I spoke of those rare and liberating moments when we are filled or accompanied by a finer awareness, an awareness that may be with us in suffering as well as exultation.   True compassion can blossom at such times, when we are between judgements, between “yes” and “no,” when we are more in the present.

Most people seemed to find the talk somewhat beneficial, but not everyone.  A man spoke up and said that the practice itself was so simple, just letting go.  Why had I put all of these words on top of that utter simplicity?  He added that he just couldn’t get his mind around the words I was saying (He kept gesturing like he was raking in a bounty, only clearly not).  His reaction filled me with a deeper question.   Is it possible to be really present?  Even if we clear away the obvious obstacles, fear, anger, delusion.  Is presence possible?

This is the paradox that really hits you on a long silent retreat.  You watch the workings of the mind.  You watch how layered your defense against the present moment really is:  “There are experimental studies that suggest that we do not become consciously aware of a sensory stimulus until about a half a second after its onset,” writes Christian Wertenbaker in the “Imagination” issue of Parabola.  Since many of our reactions occur more quickly than this, it can be argued that our conscious choices are illusory, after-the-fact rationalizations, and in many circumstances this can be clearly shown.  So ‘free will’ does not exist.  But this does not take into account the power of the imagination.  We can anticipate various possible reactions to a stimulus, and prepare the brain to react in one way rather than another…..One can observe in oneself a constant interplay between perception of and reaction to external phenomena, and imaginative anticipation and prediction.”

This is what made Wertenbaker’s interesting article thrilling to come upon after a hair-raising drive home on flooded roads last night:  “In Gurdjieff’s Movements, or sacred dances, one is asked to maintain a constant awareness of bodily sensation and at the same to visualize the next position to be taken.  Thus the present comes into existence.”  Most of the time we are lost in the distant past or the possible future, but there are certain conditions like the Movements that act like a Zen koan, confounding us and pushing into a more vibrant, embodied state of awareness, pushing us towards presence:  “One can speculate that the constant interplay between the immediate past and the immediate future that occurs when the present is consciously attended is also a vibration, serving a mysterious role in the self awareness of the universe, and made possible by the proper use of imagination.”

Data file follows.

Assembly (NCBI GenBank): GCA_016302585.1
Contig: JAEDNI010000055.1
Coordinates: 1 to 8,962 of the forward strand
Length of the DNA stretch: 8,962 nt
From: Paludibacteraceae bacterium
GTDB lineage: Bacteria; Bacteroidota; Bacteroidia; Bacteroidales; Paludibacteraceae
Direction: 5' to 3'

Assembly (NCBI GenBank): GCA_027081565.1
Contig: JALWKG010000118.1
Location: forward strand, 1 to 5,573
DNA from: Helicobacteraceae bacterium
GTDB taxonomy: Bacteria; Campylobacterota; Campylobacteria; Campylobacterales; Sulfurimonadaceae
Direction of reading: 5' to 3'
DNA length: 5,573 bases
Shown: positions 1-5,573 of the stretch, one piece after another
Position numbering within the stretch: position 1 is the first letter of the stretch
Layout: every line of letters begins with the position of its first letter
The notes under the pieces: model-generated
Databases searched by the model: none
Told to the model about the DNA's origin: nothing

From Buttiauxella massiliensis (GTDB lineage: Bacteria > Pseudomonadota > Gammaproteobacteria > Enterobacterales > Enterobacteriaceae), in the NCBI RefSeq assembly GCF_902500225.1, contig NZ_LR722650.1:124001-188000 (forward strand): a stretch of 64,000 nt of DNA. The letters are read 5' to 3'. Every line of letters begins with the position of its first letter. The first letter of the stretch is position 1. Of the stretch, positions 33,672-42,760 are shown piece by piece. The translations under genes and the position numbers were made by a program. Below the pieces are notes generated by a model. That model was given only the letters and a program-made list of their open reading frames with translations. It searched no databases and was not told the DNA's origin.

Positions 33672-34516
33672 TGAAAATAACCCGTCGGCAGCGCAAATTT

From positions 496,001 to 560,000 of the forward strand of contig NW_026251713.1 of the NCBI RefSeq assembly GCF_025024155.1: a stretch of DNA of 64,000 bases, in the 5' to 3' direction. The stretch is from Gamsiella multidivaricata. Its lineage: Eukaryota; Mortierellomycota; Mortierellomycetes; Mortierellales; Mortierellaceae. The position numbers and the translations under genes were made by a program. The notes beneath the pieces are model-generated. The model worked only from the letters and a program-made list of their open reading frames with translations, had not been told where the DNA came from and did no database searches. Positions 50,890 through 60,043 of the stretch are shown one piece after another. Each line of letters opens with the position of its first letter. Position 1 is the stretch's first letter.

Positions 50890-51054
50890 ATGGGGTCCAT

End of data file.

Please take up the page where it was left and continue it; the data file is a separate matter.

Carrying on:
Imagine that!  Most of the time we are constantly predicting the immediate future, suppressing its unpredictability or incorporating the unexpected into our self story:  I knew it would happen that way.  But last night driving home from the Tarrytown Sangha, the rain became so heavy, the Sawmill Parkway was closed because of flooding.  Almost home,  my car was overwhelmed with water. No visibility, no traction, I sat gripping the wheel and sensing my body, grateful no one else was on that patch of road, imagining what would come next.  Visibility cleared, I watched myself begin to tell a story about the immediate past–Boy, that was close!–only the story was cut short because something similar happened again.  A great wave of water splashed up over the windshield, then another way, then the tires losing traction.  I sat sensing myself sitting and breathing and trying to imagine what would come next.  Even as I type this, I can remember the stillness in that moment, the clarity of being between sensing what was and predicting what would come.  There was the attentive state of not knowing with great vigilence, there was waiting, there was knowing the unknown, knowing that certainty that that safety and control is mostly an illusion.  Knowing that what we call presence is open to Mystery.


Where Am I?